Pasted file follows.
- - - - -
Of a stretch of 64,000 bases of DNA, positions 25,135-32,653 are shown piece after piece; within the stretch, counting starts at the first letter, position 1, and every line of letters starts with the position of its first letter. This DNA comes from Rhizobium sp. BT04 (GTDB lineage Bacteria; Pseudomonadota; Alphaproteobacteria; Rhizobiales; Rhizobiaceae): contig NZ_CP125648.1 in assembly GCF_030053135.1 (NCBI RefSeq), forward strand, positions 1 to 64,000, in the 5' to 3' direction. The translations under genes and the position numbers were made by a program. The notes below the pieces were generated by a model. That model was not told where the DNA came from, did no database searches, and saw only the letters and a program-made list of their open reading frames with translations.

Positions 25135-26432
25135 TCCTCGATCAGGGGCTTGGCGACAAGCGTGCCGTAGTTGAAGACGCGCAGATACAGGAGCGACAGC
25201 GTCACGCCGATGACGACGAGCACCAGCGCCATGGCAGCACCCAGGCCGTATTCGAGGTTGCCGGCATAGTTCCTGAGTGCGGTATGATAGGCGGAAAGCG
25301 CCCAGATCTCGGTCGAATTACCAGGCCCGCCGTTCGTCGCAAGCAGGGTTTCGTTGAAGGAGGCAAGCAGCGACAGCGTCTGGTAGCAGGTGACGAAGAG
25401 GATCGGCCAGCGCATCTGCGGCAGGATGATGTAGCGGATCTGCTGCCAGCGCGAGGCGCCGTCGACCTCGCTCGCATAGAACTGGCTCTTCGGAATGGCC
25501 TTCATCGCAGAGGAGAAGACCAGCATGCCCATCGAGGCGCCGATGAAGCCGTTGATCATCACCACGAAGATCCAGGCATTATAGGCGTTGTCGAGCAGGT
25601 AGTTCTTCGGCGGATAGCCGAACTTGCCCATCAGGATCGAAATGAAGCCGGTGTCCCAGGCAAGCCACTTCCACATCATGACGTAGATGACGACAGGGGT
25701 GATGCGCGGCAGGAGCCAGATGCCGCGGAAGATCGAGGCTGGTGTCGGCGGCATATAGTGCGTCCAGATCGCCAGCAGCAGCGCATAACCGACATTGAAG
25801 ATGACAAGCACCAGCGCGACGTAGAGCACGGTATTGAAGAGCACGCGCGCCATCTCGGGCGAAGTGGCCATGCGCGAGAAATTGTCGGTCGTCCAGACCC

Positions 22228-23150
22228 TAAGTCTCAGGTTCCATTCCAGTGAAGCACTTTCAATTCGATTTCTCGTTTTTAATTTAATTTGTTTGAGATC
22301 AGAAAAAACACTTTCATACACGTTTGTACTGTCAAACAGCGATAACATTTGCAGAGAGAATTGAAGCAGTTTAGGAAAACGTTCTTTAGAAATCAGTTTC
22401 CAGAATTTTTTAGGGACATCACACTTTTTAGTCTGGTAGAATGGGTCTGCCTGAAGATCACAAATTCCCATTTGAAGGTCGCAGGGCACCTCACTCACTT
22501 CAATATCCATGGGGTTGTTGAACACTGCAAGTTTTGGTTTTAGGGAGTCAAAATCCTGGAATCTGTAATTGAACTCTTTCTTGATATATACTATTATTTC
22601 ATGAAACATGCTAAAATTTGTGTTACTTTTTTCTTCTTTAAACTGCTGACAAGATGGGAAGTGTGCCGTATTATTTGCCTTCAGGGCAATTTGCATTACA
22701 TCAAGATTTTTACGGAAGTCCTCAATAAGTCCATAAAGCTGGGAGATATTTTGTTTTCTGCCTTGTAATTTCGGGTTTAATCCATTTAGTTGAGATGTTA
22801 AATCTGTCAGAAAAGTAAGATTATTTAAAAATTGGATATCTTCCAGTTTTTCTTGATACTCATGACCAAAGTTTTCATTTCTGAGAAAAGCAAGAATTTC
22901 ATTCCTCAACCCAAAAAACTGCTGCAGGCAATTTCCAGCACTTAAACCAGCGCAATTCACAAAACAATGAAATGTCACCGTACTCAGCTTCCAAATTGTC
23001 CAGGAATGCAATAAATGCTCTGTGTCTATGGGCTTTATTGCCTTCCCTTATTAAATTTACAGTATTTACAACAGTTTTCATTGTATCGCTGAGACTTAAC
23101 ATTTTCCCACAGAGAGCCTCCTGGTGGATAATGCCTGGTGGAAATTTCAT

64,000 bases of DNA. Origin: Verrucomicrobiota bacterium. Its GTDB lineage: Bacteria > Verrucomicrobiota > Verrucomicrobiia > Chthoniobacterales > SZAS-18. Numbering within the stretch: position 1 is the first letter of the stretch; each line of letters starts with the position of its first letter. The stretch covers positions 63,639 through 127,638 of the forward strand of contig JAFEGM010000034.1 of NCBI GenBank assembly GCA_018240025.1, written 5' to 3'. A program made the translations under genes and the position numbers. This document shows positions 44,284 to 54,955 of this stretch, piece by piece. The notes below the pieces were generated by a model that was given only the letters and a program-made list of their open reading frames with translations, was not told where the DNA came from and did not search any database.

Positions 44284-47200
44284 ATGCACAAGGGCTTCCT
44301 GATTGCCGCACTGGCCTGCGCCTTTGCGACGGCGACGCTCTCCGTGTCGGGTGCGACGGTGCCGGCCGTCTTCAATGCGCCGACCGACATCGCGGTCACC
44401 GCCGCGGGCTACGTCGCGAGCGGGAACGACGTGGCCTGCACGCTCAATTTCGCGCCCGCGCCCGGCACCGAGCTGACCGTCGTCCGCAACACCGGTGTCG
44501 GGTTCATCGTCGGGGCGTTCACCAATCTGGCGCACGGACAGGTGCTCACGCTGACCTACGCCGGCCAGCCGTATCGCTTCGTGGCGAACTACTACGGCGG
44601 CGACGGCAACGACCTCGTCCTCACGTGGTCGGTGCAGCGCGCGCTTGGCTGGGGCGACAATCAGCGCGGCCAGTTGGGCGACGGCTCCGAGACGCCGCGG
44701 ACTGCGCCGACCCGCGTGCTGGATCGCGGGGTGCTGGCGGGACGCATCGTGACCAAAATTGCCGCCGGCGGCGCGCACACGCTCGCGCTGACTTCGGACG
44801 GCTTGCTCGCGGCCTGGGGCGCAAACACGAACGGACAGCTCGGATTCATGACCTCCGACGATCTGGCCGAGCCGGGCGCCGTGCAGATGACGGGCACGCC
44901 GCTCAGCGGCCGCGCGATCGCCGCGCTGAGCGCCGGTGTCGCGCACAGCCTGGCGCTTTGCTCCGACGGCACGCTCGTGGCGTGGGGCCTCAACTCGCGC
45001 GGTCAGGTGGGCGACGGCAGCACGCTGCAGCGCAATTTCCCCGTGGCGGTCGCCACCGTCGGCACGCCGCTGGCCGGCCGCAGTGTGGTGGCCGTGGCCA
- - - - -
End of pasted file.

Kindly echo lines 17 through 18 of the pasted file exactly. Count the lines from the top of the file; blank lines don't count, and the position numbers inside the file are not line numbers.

22701 TCAAGATTTTTACGGAAGTCCTCAATAAGTCCATAAAGCTGGGAGATATTTTGTTTTCTGCCTTGTAATTTCGGGTTTAATCCATTTAGTTGAGATGTTA
22801 AATCTGTCAGAAAAGTAAGATTATTTAAAAATTGGATATCTTCCAGTTTTTCTTGATACTCATGACCAAAGTTTTCATTTCTGAGAAAAGCAAGAATTTC